Business World

Wednesday 18 September 2019

Deutsche Bank prepares Plan B if merger talks fail

Tall order: Deutsche Bank and Commerzbank headquarters in Frankfurt where awareness of the obstacles to a deal are acute
Tall order: Deutsche Bank and Commerzbank headquarters in Frankfurt where awareness of the obstacles to a deal are acute

Steven Arons and Eyk Henning

Deutsche Bank is working on an alternative strategy to present to investors if takeover talks with Commerzbank collapse, according to people familiar with the matter.

Some top shareholders want the bank to prepare options as obstacles to a combination pile up. CEO Christian Sewing is considering two basic scenarios: a small update that would mainly consist of more and accelerated cost cuts including at the investment bank, and a bigger strategy shift that would create upfront costs.

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Formal talks have dragged on for almost five weeks and there's no indication that an agreement is near. Opposition has been mounting as unions seek to prevent tens of thousands of job cuts, and political support has waned.

Even inside the banks, there's an acute awareness of the many obstacles, leaving executives undecided. At least two of Deutsche Bank's largest investors said they would want to see a new strategy should the discussions fail. A spokeswoman for Deutsche Bank declined to comment.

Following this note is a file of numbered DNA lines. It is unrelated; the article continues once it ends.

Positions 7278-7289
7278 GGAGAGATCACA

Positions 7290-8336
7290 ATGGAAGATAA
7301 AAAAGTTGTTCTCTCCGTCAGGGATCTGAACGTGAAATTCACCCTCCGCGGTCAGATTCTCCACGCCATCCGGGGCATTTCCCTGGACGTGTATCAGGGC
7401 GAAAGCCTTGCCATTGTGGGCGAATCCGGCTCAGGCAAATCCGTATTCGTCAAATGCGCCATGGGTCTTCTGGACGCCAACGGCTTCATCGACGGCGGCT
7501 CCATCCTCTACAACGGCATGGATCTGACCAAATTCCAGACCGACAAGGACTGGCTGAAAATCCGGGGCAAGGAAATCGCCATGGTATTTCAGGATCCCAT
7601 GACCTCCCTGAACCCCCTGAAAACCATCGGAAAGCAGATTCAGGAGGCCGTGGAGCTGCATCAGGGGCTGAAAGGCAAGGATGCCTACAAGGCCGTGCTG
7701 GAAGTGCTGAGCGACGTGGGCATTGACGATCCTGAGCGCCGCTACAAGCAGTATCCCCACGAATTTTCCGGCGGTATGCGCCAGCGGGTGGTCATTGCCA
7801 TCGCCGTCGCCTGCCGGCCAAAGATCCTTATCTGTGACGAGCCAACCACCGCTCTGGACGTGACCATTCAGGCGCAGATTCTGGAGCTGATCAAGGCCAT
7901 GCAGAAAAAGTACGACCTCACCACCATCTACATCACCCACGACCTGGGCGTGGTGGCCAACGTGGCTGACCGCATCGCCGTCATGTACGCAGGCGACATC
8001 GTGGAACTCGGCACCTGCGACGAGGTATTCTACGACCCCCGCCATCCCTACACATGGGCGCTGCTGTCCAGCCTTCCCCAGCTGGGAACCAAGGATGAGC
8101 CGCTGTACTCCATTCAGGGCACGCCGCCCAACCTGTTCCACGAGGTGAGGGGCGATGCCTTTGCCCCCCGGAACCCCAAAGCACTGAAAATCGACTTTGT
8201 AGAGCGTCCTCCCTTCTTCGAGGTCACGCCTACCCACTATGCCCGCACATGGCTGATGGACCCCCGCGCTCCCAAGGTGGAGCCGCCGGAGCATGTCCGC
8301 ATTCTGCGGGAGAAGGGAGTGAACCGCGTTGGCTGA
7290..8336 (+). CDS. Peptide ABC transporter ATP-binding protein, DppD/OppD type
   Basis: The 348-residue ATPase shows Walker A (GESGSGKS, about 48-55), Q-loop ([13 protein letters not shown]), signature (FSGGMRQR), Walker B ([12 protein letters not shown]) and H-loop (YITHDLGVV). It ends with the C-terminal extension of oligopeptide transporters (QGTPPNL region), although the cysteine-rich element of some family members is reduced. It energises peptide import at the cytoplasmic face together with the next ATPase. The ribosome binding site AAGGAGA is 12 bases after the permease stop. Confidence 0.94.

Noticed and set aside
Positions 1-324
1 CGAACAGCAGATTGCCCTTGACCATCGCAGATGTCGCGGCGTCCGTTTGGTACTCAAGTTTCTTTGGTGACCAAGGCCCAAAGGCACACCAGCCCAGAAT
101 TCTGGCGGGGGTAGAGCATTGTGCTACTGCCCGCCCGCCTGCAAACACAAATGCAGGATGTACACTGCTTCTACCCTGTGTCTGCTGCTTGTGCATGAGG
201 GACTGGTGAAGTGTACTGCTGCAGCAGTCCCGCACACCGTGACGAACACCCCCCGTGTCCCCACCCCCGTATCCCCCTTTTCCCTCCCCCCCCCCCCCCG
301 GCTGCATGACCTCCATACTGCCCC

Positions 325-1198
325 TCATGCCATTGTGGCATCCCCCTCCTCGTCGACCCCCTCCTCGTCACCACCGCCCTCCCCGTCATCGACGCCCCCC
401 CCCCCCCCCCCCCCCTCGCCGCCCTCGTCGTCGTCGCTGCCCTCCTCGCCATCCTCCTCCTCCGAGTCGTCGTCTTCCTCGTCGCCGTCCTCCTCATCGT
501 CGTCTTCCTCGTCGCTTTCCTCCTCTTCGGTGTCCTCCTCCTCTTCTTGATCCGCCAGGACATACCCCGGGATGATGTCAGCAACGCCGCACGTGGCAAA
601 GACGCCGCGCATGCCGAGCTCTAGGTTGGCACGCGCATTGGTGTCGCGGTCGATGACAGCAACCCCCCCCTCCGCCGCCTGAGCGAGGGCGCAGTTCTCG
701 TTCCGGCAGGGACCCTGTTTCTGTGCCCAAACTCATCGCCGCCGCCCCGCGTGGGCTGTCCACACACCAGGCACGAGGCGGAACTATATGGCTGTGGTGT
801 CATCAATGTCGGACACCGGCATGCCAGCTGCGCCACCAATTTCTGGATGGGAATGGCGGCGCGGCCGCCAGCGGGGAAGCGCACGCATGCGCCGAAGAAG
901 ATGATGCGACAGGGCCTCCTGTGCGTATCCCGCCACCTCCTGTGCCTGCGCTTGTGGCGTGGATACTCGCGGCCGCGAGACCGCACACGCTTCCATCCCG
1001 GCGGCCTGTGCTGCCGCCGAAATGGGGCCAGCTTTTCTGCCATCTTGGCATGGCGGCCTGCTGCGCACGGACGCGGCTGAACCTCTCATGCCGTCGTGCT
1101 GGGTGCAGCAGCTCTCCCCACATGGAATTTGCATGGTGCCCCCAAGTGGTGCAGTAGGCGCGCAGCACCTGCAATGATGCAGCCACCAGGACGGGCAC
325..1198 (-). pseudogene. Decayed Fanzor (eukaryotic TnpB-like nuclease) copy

Deutsche Bank Supervisory Board chairman Paul Achleitner has said the bank plans to give an update by the publication of its first-quarter results, on April 26. Commerzbank had been pushing for an earlier announcement to limit uncertainty for employees.

Scepticism about the benefits of a tie-up was always high, but the discussions had the backing of the Finance Ministry. Even with all the obstacles, a deal could still happen given what's at stake for the banks and the country.

Among the key obstacles are the prospect of revenue attrition, the battle to achieve cost savings, and the question of how to raise the money needed for a transaction.

People involved estimate that clients seeking to reduce their exposure to a combined bank could pull as much as €1.5bn of their business.

A takeover would probably also trigger a revaluation of some of Commerzbank's assets and then there are restructuring expenses, estimated at around €4bn.

All of these obstacles would reduce the benefit from cost savings that could be achieved by cutting overlapping branches and jobs.

As many as 40,000 positions are on the line which has labour representatives at both banks up in arms. "We oppose the merger of Deutsche Bank and Commerzbank and that's why there's no possibility, no scenario ... no conditions under which it could be successful," said Jan Duscheck, a union official on Deutsche Bank's supervisory board.


Irish Independent

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